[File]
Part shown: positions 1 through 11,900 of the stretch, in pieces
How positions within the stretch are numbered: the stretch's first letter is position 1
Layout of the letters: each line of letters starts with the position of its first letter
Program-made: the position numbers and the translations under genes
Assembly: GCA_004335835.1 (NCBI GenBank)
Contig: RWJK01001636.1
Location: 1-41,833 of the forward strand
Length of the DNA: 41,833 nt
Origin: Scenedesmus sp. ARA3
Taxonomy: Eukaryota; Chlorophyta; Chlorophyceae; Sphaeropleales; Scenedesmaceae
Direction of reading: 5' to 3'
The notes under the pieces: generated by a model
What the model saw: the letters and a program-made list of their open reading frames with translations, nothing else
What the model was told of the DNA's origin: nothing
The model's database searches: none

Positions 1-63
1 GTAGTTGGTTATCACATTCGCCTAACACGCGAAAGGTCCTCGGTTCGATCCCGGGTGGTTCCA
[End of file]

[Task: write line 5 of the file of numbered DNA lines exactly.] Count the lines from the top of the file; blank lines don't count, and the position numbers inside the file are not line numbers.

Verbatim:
Assembly: GCA_004335835.1 (NCBI GenBank)